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Smoking Cessation Counseling Beliefs and Behaviors of Outpatient Oncology Providers 

Introduction

The current essay provides a summary of the study Smoking Cessation Counseling Beliefs and Behaviors of Outpatient Oncology Providers prepared by Weaver et al. in 2012. This quantitative research analyzes the influence of health care providers on the smoking cessation of oncology patients. Much attention is paid to the description of the methodology of the study performance, as well as the way of choosing participants, assessment research design, and evaluation of obtained outcomes.

Questions and Answers

Was the study approved by an Institution Review Board (IRB)? The study was approved by an Institution Review Board.

Was informed consent obtained from the subject? Informed consent was obtained from participants via email.

Is there information about provisions for anonymity of confidentiality? The researchers did not request to provide any personal patients’ and participants’ information (such as name, address, etc.). Only the information concerning the way and the extent of facilitation of participants in the smoking cessation of oncology patients, the rate of the current smokers, and recent quitters was requested.

Were vulnerable subject used? Vulnerable subjects were not used.

Does it appear the subjects might have been coerced into acting as subjects? The subjects were not coerced into acting as subjects. Participants took part in the research of their own free will.

Is it evident that the benefits of participation in the study outweighed the risk involved? It was evident that the benefits of participation outweighed the risks involved because there were no risks of participation. Benefits include providing relevant information for studying smoking cessation and ability to win “one of two $25 win cards” (Weaver et al., 2012).

Were subjects provided the opportunity to ask questions about the study and told how to contact the research other questions arose? The participants were not provided by the opportunity to ask questions about the study. Also, they were not told how to contact the research if other questions arose.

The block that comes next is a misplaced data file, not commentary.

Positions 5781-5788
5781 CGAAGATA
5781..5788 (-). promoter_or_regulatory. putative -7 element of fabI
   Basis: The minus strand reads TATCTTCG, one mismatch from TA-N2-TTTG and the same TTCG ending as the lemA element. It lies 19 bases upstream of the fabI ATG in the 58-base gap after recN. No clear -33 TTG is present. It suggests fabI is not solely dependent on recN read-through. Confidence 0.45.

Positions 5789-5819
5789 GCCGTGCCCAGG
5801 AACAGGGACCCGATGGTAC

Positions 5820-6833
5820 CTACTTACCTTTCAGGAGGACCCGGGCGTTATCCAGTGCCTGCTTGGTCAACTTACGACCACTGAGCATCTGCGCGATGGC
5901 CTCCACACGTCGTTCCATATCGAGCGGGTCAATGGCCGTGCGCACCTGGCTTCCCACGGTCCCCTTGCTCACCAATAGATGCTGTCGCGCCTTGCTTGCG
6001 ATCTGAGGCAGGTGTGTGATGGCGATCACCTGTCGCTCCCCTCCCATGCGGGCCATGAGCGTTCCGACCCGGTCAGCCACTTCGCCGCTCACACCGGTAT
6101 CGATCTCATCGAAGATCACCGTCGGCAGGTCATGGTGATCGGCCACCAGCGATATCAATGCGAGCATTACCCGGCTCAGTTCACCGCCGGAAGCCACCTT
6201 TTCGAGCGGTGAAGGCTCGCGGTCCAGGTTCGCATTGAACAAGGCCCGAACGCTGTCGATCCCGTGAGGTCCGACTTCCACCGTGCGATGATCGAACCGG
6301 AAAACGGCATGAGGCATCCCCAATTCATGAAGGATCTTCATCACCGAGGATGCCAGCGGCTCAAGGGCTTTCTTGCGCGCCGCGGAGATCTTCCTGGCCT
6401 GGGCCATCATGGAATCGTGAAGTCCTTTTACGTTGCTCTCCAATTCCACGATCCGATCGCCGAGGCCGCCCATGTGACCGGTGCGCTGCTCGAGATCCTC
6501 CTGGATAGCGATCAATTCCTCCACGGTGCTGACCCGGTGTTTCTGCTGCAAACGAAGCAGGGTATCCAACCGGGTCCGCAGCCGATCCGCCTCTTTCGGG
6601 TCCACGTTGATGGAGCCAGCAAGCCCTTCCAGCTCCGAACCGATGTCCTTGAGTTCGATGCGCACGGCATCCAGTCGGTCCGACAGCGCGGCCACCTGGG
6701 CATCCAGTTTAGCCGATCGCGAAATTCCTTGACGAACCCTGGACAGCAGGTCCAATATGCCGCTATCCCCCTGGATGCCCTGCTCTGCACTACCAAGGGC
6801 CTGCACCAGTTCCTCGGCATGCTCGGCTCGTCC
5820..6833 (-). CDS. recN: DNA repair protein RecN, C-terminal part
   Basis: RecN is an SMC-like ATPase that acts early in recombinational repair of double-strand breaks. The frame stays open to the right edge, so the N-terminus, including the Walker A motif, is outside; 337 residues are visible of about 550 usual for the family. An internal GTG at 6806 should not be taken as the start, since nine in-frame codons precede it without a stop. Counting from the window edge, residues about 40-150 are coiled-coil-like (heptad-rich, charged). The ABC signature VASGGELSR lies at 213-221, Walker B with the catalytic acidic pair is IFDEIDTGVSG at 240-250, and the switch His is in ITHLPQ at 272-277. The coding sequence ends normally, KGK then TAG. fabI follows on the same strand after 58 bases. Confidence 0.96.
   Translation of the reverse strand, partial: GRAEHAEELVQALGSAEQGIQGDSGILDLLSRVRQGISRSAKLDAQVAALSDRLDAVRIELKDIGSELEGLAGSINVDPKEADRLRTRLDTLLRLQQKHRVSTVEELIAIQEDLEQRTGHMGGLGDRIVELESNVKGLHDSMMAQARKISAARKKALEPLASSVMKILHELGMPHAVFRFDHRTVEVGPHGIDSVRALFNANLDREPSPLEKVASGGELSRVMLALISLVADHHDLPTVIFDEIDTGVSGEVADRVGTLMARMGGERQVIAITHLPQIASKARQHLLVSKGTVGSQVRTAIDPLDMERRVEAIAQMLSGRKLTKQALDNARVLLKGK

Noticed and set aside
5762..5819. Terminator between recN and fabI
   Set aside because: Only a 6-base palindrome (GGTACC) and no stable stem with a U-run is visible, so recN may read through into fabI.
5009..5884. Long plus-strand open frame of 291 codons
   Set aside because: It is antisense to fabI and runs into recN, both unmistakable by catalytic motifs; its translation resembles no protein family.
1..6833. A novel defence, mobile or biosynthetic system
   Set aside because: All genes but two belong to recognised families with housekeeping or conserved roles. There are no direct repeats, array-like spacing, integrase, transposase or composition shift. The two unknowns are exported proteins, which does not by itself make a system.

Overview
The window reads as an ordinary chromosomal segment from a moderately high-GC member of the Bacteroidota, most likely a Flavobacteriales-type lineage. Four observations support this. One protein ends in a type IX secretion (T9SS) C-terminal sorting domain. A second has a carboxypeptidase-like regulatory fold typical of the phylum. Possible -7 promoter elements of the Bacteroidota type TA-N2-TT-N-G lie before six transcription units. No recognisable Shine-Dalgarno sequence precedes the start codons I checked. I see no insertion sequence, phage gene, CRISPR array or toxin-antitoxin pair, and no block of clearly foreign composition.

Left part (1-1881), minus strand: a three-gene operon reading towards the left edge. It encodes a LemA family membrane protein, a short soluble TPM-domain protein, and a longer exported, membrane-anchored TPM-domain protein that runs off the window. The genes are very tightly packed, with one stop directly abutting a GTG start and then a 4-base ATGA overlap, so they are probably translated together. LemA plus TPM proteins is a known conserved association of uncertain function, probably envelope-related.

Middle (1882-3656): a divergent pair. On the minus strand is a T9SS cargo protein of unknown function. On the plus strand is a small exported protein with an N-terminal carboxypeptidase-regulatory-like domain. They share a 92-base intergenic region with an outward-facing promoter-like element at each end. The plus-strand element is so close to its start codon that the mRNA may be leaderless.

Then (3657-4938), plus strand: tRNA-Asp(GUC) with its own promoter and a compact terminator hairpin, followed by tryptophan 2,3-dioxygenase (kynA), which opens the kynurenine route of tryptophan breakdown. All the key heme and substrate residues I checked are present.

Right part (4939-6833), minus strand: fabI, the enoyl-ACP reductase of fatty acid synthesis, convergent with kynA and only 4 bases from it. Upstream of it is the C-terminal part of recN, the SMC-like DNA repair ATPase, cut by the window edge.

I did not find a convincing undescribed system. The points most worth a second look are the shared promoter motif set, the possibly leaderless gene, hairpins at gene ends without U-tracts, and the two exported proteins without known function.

Were the subjects told how they could obtain the results of the study? Participants were not told of the way they could obtain the results of the study.

Is the research problem area clear? The research problem is clear. It is reflected in the increase of the risk of treatment complications, secondary cancers, lower survival, and treatment efficacy of oncology patients after stating the diagnosis because they do not quit smoking.

Is there a succinct problem statement, the purpose of statement, or research question? The purpose of the statement is succinct. In involves smoking assessment, description of quitting practices, and examination of beliefs concerning smoking cessation.

Are the study variables and the population included? The study contains variables and the population. 74 health care providers who are engaged in outpatient oncology services at oncology canters in the southeast of the U.S. took part in this study.

Can a determination be made as to whether the study was a quantitative or qualitative study? The research was quantitative, because gathered and analyzed information was measurable (for example, the number of patients who were recently / occasionally advised to quit smoking). The obtained figures were transformed into usable statistics used for the determination of existing issues of smoking cessation.

Can a decision be made that empirical data were gathered on the topic of the interest? The empirical data were gathered on the topic of interest because participants’ daily activities were connected with oncology patients’ interaction.